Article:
Immunotherapy for colon cancer: antibodies targeting antigens
Currently, tumor-targeting mAbs used in colon cancer include: (1) cetuximab, targeting the epidermal growth factor receptor (EGFR), can inhibit cancer cell-intrinsic vital signal transduction pathways. (2) Panitumumab is another antibody targeting EGFR that is approved for first-line therapy for EGFR-expressing metastatic colorectal carcinoma. (3) Bevacizumab, targeting vascular endothelial growth factor (VEGF) and interfering with the trophic interaction between neoplastic cells and the tumor stroma, is approved for use in patients affected by colon cancer.
Immunotherapy for colon cancer: blockade of immune checkpoint
Studies applying blockade of immune checkpoints for colorectal cancer conclude molecules: CTLA4, PD-1, PD-L1, GITR, OX40.
Immunotherapy for colon cancer: cancer vaccines
Autologous tumor cell vaccines: A strategy in anti-cancer therapies has been the use of cancer cells to develop vaccines. Cancer cells provide surface antigens that are targets for a desired immune response. Autologous tumor cell vaccines are tumor cells collected from patients, processed with adjuvant bacillus CalmetteGuérin (BCG) or infected with virus, and are re-administered to the patient.
Peptide vaccines: Peptide vaccines for colon cancer patients are generally well-tolerated; however, a high frequency of reactions were observed at the injection site due to the use of adjuvants such as incomplete Freund's adjuvant, IL-2, granulocyte-macrophage colony-stimulating factor (GM-CSF), and BCG. Another kind of peptide vaccine is tumor associated antigens which are self-antigen expressed on colon cancer cells such as CEA, mucin, epidermal growth factor receptor, squamous cell carcinoma antigen recognized by T cells 3 (SART3), β-human chorionic gonadotropin (β-hCG), survivin-2B, p53 or mutated KRAS. Vaccination of these peptide vaccine elicit humoral and cellular immune response in some patients but is related with poor clinical activity.
Dendritic cell vaccines: Dendritic cells (DCs) play a pivotal role in initiating and regulating the immune response and
adjuvants act primarily as DC activators. Developing DC-based vaccines against colon cancer has been going on for decades. DCs are isolated from a cancer patient. Then DCs are either loaded with peptides derived from tumor antigens, or loaded with tumor cell lysates in vitro. DCs can be engineered to express co-stimulatory molecules and cytokines by transfection with recombinant genes such as CD40L to increase the ability of DCs to induce T cell responses. After activation, the DC vaccine isthen re-administered back into the patient.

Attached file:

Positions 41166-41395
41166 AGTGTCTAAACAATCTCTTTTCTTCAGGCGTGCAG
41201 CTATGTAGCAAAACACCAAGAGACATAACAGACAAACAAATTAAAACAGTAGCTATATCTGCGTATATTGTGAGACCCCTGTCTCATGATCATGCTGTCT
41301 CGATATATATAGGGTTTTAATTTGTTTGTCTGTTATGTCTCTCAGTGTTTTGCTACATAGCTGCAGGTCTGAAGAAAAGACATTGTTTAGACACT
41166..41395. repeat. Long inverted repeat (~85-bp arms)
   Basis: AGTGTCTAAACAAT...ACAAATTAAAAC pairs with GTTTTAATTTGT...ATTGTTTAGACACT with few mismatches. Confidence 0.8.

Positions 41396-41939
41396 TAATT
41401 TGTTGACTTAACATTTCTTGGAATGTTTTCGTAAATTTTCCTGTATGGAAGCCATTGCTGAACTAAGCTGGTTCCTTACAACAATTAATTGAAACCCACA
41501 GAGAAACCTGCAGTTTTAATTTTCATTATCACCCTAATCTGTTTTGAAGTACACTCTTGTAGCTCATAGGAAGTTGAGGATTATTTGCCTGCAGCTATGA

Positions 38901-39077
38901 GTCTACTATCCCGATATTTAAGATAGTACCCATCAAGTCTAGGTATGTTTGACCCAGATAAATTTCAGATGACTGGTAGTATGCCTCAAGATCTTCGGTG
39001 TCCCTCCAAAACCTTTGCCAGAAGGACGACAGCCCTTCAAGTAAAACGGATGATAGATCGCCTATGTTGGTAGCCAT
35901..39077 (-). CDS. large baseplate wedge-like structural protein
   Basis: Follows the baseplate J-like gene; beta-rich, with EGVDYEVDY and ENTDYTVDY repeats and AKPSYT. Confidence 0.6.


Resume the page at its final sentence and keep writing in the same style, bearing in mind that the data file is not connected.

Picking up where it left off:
Viral-vector vaccines: Viral-vector vaccines based on human tumor associated antigens have been tested in patients with CRC, in combination with or following standard therapy.
Immunotherapy for colon cancer: adoptive cell therapy
Tumor-infiltrating lymphocytes: One strategy of adoptive cell therapy is autologous tumor-infiltrating lymphocytes (TILs), in which lymphocytes are isolated from resected tumors, activated and expanded and are given back to patients together with IL-2. Currently TIL therapy is under investigation for the treatment of many tumors. In a phase I clinical trial, TILs from tumor specimen was activated and were administered with IL-2 to 14 patients with resected metastatic colon cancer. The results showed that TILs immunotherapy and chemotherapy have similar effect on disease-free survival.
Cytokine-induced killer cells: Another adoptive cell immunotherapy involved cytokine-induced killer (CIK) cells. Compared to
lymphokine-activated killer (LAK) cells, CIK cells can be obtained more easily and has demonstrated a higher tumor-specific cytotoxic activity. So far, only one clinical trial with CIK cells for colorectal cancer patients was conducted.
Engineered lymphocytes: Another way of adoptive cell therapy involves Genetically engineered T cells expressing T cell: In another phase I trial, autologous peripheral blood lymphocytes (PBL) were genetically engineered to express a murine TCR against CEA and consequently were given to three patients with metastatic colorectal cancer. All patients demonstrated considerable decreases in serum CEA levels and one patient had an objective clinical regression. On the other side, severe transient inflammatory colitis was also observed in all three patients.
Trials to explore the usage of immunotherapy are under active investigation and will continue to contribute to our increasing knowledge of immunotherapeutic and benefit colon cancer patients.
Huang L et al. Immunotherapy for colorectal cancer[J]. Am J Digest Dis, 2015, 2(1): 11-28.
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